Evaluate numerical Integral by generating function

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Sri on 20 Sep 2014
Edited: Mike Hosea on 21 Sep 2014
I want to evaluate numerically a double integral of a function.
The function is generated from a series of steps. My doubt is how to handle the variable, while generating the function.
The function is generated from a series of many steps. For example, I am giving a small version of it, where I tried by using handles but I am getting errors. Kindly let me know the correct way of doing it.
ss = 10^-8;
sd = 10^-11;
tn = 6;
ma = [1,1;1,-1;1,0;-1,1;-1,-1;-1,0];
p = [.9,.01,.01,.01,.01,.01];
for j = 1:tn
x = 0;
x = x+ma(j,2)*ss;
if ma(j,1) == 1
a = @(ln1, ln2) (ss*ln1+x*ln2)/sd;
else
a = @(ln1, ln2) (ss*ln1-x*ln2)/sd;
end
cpd = @(ln1, ln2) qfunc(a);
pro = @(ln1, ln2) cpd*p(j);
bl = @(ln1, ln2) bl+pro;
end
bl = @(ln1,ln2) bl.*exp((-(ln1-3).^2)/2*36).*exp((-(ln1-3).^2)/2*36);
int = integral2(bl, 1, Inf, 1, Inf)

Mike Hosea on 20 Sep 2014
This
bl = @(ln1, ln2) bl+pro;
is syntactically wrong. The operation + is not defined on function handles. You need to include the arguments. The statement should read
bl = @(ln1,ln2) bl(ln1,ln2) + pro(ln1,ln2);
You'll need to make similar changes in the definition of cpd and pro. Try some simple examples before jumping to the real thing to make sure you understand how the language works first. Something like:
>> f = @(x)ones(size(x));
>> f = @(x)f(x).*x + 1; % now f(x) = x + 1
>> f = @(x)f(x).*x + 1; % now f(x) = x^2 + x + 1
>> f = @(x)f(x).*x + 1; % now f(x) = x^3 + x^2 + x + 1
>> f(1)
ans =
4
The next problem you will encounter here is that you are using matrix multiplication * and matrix division (linear system solves) / when what you really mean is element-wise multiplication .* and element-wise division ./. This will become important when you call integral2 because integral2 requires that your function be able to accept array input and operate element-wise. You are doing this at the last step of defining bl, but it is just as important in the expressions in the loop as when finishing off the definition. Just FYI, if you have a function that can't take an array, you can always integrate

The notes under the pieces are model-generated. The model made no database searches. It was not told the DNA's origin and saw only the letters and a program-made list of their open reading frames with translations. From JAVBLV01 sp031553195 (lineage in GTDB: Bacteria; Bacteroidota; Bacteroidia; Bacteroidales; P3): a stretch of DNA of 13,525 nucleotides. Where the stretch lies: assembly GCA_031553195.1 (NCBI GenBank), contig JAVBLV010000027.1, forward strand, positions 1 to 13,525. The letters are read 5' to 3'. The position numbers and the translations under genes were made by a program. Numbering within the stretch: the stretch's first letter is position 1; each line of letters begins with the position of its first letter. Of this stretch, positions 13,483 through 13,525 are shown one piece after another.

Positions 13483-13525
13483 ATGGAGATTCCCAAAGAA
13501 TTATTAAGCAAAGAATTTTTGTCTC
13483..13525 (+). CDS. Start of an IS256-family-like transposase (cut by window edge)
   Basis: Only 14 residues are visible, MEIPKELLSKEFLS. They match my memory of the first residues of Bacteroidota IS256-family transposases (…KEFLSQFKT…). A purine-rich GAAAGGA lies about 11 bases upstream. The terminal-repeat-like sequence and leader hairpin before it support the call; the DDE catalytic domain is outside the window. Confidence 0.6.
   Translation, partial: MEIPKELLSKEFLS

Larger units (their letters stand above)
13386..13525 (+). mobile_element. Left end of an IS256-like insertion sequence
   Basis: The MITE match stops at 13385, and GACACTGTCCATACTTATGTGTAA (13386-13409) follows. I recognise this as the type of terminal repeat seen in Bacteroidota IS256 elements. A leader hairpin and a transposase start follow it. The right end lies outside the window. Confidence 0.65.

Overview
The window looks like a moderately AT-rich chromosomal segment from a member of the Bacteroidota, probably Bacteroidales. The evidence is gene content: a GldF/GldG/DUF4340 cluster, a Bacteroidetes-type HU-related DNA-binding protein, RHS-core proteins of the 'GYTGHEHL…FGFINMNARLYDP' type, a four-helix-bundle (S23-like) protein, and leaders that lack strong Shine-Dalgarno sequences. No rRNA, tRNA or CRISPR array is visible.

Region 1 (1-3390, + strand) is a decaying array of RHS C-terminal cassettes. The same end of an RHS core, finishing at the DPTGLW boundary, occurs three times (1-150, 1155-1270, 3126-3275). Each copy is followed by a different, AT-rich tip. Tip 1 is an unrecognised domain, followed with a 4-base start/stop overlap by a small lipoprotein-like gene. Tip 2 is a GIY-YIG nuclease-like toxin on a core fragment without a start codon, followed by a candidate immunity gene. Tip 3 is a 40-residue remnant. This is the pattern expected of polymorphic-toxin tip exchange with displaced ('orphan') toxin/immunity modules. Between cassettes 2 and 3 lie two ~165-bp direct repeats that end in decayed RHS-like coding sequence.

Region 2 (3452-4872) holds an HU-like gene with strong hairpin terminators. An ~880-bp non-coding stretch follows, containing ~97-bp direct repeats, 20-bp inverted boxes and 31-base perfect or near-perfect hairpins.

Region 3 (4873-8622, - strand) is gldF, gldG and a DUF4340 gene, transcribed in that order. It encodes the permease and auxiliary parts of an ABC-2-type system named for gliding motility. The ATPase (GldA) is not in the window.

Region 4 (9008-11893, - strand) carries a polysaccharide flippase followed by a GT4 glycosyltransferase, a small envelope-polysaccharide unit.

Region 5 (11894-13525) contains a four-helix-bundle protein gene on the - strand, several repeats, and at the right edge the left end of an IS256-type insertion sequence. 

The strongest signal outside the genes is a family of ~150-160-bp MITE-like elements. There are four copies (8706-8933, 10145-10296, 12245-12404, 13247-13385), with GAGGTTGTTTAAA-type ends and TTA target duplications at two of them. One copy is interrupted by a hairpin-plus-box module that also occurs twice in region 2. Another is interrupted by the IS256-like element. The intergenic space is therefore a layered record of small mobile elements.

@(x,y)arrayfun(f,x,y)
instead of integrating just f. ARRAYFUN takes care of calling f element-wise with only scalar inputs. I don't think you'll need that here, however, as it looks like everything can be done element-wise.
Mike Hosea on 21 Sep 2014
I think I would just make it a function of two arguments always. You're really just defining the maximum number of arguments that the function will accept, but you don't have to reference the second argument.
>> f = @(x,y)cos(x)
f =
@(x,y)cos(x)
>> f(pi/4)
ans =
0.707106781186548
>> f(pi/4,'How is the weather over there?')
ans =
0.707106781186548
>> f(pi/4,2,3)
Error using @(x,y)cos(x)
Too many input arguments.
BTW, I think Guillaume did not quite understand what you were trying to do. I have to say, this is one of the most advanced uses of function handles, taking advantage of the way they "snapshot" the referenced variables at the time of their creation, that I have come across, but this is the sort of thing that is a possibility in an interpreted language. Many years ago I was a LISP programmer, and you are bringing back some warm memories. :)